MUCH as it pains me to say it, cricket in this country does have an image problem.

Long, boring, slow - no, not last night's election coverage, but the words I hear uttered on a regular basis to describe our summer sport.

The ECB are doing their best to arrest the waning interest. Their latest innovation, All Stars Cricket, is aimed at five to eight year olds with a view to getting them keen while they're young. They're provided with coloured kit, ruck sack, bat, water bottle and all sorts of other bits and bobs.

Let's face it, what's not to like about holding a bat and whacking a ball at that age? Not to mention the development of hand-eye coordination, cardiovascular exercise (when they run), decision-making (do I run or don't I, do I whack it or defend it?) and team work.

Even better - there are several different "disciplines" within the same sport. If you can't bat, you may be able to bowl - and vice versa. And all children love chasing and catching a ball (fielding) don't they? Or is that just Labradors?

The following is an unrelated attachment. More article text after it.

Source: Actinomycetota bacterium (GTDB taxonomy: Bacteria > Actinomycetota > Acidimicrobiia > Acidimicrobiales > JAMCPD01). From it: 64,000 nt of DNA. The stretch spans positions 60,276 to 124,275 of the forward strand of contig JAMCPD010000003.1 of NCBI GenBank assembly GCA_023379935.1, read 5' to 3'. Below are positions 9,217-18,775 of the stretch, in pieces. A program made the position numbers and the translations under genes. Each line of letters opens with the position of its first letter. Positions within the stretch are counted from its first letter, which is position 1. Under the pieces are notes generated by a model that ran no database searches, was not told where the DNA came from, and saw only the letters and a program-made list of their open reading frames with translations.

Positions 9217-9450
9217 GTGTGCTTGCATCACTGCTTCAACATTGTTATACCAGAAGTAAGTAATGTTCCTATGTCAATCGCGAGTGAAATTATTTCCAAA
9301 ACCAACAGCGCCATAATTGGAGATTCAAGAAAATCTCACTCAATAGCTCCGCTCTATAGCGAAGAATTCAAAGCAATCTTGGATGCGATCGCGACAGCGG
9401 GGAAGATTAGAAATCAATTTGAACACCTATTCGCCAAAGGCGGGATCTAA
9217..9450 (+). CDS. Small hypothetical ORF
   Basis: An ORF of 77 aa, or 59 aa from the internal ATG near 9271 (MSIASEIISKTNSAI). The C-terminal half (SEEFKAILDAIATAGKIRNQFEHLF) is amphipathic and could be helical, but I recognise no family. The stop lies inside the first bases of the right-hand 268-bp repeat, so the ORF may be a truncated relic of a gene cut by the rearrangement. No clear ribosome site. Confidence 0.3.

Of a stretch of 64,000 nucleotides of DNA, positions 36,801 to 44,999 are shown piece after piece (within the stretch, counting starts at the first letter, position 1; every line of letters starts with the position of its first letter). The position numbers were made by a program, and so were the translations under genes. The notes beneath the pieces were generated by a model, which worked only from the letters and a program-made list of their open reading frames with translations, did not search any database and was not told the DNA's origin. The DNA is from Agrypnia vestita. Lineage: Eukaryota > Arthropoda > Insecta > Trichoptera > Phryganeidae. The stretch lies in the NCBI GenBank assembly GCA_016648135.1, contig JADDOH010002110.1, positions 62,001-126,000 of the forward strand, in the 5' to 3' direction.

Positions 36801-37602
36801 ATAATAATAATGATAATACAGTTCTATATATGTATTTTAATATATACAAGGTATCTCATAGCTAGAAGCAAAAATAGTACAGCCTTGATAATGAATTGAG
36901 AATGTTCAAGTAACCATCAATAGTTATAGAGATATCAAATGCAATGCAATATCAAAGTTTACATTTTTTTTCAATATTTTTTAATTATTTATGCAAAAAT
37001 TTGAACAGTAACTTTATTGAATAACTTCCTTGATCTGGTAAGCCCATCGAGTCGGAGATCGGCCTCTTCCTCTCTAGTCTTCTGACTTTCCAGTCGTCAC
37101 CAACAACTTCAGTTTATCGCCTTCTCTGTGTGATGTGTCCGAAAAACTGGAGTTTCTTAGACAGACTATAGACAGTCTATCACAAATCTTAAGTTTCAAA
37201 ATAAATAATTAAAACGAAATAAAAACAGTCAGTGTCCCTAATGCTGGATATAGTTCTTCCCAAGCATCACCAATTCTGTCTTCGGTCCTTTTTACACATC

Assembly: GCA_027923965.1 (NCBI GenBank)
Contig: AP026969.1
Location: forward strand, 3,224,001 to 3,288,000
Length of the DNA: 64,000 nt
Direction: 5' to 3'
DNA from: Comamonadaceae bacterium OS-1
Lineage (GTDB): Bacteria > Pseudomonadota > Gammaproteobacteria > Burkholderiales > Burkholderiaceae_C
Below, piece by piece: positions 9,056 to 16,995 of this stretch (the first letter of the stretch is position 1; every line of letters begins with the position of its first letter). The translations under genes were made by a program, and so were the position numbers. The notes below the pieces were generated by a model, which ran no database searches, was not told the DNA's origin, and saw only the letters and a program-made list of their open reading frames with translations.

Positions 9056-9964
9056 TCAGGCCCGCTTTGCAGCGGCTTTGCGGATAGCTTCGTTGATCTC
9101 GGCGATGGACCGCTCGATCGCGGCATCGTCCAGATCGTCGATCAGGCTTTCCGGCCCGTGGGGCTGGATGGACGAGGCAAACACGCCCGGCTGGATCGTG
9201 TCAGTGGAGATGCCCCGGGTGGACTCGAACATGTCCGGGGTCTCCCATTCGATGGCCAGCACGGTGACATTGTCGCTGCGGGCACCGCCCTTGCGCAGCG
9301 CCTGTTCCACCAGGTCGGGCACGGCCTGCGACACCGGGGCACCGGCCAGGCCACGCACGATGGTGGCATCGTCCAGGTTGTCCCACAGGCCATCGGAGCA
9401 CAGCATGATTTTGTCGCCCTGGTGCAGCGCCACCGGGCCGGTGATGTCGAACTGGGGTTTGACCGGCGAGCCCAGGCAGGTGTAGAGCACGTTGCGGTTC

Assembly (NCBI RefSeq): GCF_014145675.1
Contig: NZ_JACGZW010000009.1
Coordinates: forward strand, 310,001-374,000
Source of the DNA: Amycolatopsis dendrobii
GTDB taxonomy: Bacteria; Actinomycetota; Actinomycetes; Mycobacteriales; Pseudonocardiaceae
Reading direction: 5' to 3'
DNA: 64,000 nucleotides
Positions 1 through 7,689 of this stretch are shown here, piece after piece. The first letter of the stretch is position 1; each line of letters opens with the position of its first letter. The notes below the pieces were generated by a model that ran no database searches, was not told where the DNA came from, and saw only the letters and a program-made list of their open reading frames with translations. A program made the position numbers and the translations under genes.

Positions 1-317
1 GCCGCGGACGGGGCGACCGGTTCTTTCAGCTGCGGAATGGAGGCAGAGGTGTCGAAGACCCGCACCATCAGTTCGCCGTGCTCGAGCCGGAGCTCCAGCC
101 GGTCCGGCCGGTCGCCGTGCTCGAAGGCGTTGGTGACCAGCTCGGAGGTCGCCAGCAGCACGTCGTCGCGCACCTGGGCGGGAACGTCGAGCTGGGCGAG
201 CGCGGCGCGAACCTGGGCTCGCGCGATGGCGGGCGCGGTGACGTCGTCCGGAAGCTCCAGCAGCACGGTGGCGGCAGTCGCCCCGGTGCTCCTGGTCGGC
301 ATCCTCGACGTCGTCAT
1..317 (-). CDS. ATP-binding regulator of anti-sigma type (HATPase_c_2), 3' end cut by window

Colour clothing, white balls, music when a batsman gets in or gets out, no-balls, leg-side wides, silly mid-off, backward square leg on the 45, lofted cover drives, late cuts, dab sweeps - cricket and all its bonkers-ness has got it all.

But it needs demystifying. I would argue that to really enjoy cricket, you need to understand the finer points. The nuances that other sports can't boast.

For example, what is the pitch like - is it "doing a bit" or is it a road? Is it a bit two-paced - sitting in the wicket - or is it coming through nicely?

Is the bowler spinning/swinging/seaming it - is he/she finding a good length or is he/she serving up buffet bowling, enabling the batsmen to "help themselves"?

Does the batsman have a favourite scoring shot and if so, does the fielding team block it off, or does the bowler employ a different delivery to stop the batsman in his tracks?

If you have become bored/irritated/lost by my last five paragraphs, I can only apologise.

A five year old is not going to have any interest or understanding of reverse swing or a forward defensive, but that is what makes the sport so multi-layered.

It is the gift that keeps on giving. Learn the basics, then learn a bit more. And a bit more after that.

Twenty-five years after I first stepped on to a cricket field, the eccentricities of the players, the different and varied grounds and the unpredictability of the game never fails to amaze and excite me.

I wasn't fortunate enough to be introduced to cricket at the age of five. If I had been, who knows, I may have been a contender.